In the early 17th Century, King Ram Shah of Gorkha established so just a rule that his legendary reputation was reflected in a popular saying across the hills: “Nyaya napaye Gorkha janu (translation: If you want justice, go to Gorkha)”. A century and a half later, the moral high ground provided by that punnya (“good karma”) greatly contributed to his descendant Prithvi Narayan Shah’s legitimacy and acceptability across the hills as he marched ahead to unify Nepal.
Today’s New Nepal has fallen very low from those high standards, and continues to fall to the dismay of its citizens. News has just come in of the shenanigans at midnight of the 12th of January at the chief justice’s residence: eighty new judges were appointed to the different courts of the country through bhaagbanda, the “sharing of spoils” by the major political parties. The senior-most judgeof the supreme court as well as the Nepal Bar Association representative both boycotted the five-member judicial council meeting saying that the manner in which the business of this eminent body was conducted was most inappropriate. As per newspaper and TV reports, it was held outside of office hours and not at the supreme court but at the residence of the chief justice; senior Maoist leaders who were not members of the judicial council were present at the deliberations (the current law minister is a junior Maoist requiring political and administrative tutelage by his seniors); constant instructions were received from the prime minister’s quarters across the fence; and quick trips were made to the houses of other senior party oligarchs for consultations.
The net result was the selection of new judges based less on their professional qualificationsand moreon party affiliation,political apportioningand nepotism. Nepal Bar Association has registered harsh protest and decided to boycott functions of the Bench; and the Society of Government Lawyers has expressed dismay and threatened boycott as well.It must be that some of the newly appointed judges could be professionally competent; but the compromised selection process unfortunately has tainted them too, and they will be viewed less as independent judges and more as loyal party soldiers. What if an average Nepali has to seek redress from the courts against his neighbor who happens to be a party man?How is he or she to expect that the court will be fair in his case if he is not backed by a political party or a relative of the judges? In this business, it is said that perception is reality; and the perception is that of extreme party politicization of the judiciary and the loss of its moral high ground.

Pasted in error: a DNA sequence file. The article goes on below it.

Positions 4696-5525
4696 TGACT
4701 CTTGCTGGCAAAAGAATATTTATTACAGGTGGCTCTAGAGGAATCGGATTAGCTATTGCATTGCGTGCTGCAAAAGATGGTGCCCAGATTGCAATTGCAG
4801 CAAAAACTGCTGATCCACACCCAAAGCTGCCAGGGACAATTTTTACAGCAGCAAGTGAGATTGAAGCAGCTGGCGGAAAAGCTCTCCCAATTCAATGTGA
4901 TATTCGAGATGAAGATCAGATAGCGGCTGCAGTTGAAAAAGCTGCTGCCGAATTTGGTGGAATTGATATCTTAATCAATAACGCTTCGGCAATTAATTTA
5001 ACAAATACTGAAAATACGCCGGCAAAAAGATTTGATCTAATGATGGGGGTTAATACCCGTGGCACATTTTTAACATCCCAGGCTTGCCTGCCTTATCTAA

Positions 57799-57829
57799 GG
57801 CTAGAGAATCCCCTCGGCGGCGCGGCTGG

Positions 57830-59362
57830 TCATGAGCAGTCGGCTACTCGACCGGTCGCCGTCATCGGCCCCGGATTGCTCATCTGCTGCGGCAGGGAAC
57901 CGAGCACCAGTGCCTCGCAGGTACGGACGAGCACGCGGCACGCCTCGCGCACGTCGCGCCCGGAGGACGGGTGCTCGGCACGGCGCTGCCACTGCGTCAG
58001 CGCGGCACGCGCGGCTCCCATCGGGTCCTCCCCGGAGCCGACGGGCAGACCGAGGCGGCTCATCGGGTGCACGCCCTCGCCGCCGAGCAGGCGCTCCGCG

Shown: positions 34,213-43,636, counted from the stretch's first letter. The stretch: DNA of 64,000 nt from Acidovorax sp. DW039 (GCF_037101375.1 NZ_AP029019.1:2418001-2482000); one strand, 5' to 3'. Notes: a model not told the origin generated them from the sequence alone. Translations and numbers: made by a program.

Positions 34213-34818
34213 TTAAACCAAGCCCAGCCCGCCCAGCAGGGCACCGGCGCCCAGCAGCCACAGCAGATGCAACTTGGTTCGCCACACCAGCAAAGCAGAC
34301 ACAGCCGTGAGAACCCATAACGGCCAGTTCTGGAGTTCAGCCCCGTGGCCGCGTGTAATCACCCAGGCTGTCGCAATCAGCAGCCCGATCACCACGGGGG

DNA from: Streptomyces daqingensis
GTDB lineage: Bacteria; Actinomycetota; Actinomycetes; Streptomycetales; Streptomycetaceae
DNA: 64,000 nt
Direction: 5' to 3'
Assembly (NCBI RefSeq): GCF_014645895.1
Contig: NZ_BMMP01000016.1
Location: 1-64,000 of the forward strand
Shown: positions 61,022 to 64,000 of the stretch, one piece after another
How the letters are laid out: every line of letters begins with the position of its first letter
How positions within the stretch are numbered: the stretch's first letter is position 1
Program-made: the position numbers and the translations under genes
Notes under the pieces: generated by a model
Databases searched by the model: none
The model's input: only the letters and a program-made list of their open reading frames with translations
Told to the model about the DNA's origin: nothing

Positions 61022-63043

Ironically, this loss has been aggravated with more democratization in Nepal; and there is a growing view that judges of the Nepali courts were more independent under the Panchayat. Indeed, the roots of the rot were sowed at the crafting of the 1990 constitution itself. The chair of the committee that drafted it, Vishwanath Upadhyay, managed to do a few things that personalized the judiciary and opened it to personal and political influence. In the constitution itself, he ensured in its terms of reference that his own elevation to the post of chief justice was assured by making sure that only someone who had been a judge in the supreme court for five years could be a chief justice. It sounds logical; however, in another contradictory provision he ensured that six months after the promulgation of the 1990 constitution, all judges would be dismissed since “they served under the just abolished Panchayat and were unqualified to be judges in the new dispensation”, and new ones would be nominated.
This raised two awkward questions that have never been answered by multiparty leaders or their parties and intellectuals. How is it that, if a Panchayat era judge was deemed to be incompetent to serve in the supreme court under a multiparty dispensation, he would, however,had to have served five years under the same Panchayat system as judge to be a chief justice in the new dispensation?The other question unanswered isthe following. After the change from Panchayat to multiparty democracy, the military, police, civil service, politicians (reincarnated as RPP) as well as village and district panchayats remained the same (only their names were changed to VDC and DDC) and continued to serve in their previous capacity. However, this constitutional provision singled out only the judges as culprits behind the Panchayat who thus had to be punished! It has now become obvious that Vishwanath did this to ensure that the ToR for chief justice would fit him and only him among potential contenders; that someone like Nepal’s most respected first chief justice Hari Prasad Pradhan could never be nominated from outside the closed guild of judges; that once elevated to chief justiceship he would dismiss all his peer whom he disliked; and he would then nominate those he liked, including most of his brothers who became judges over the last quarter of a century.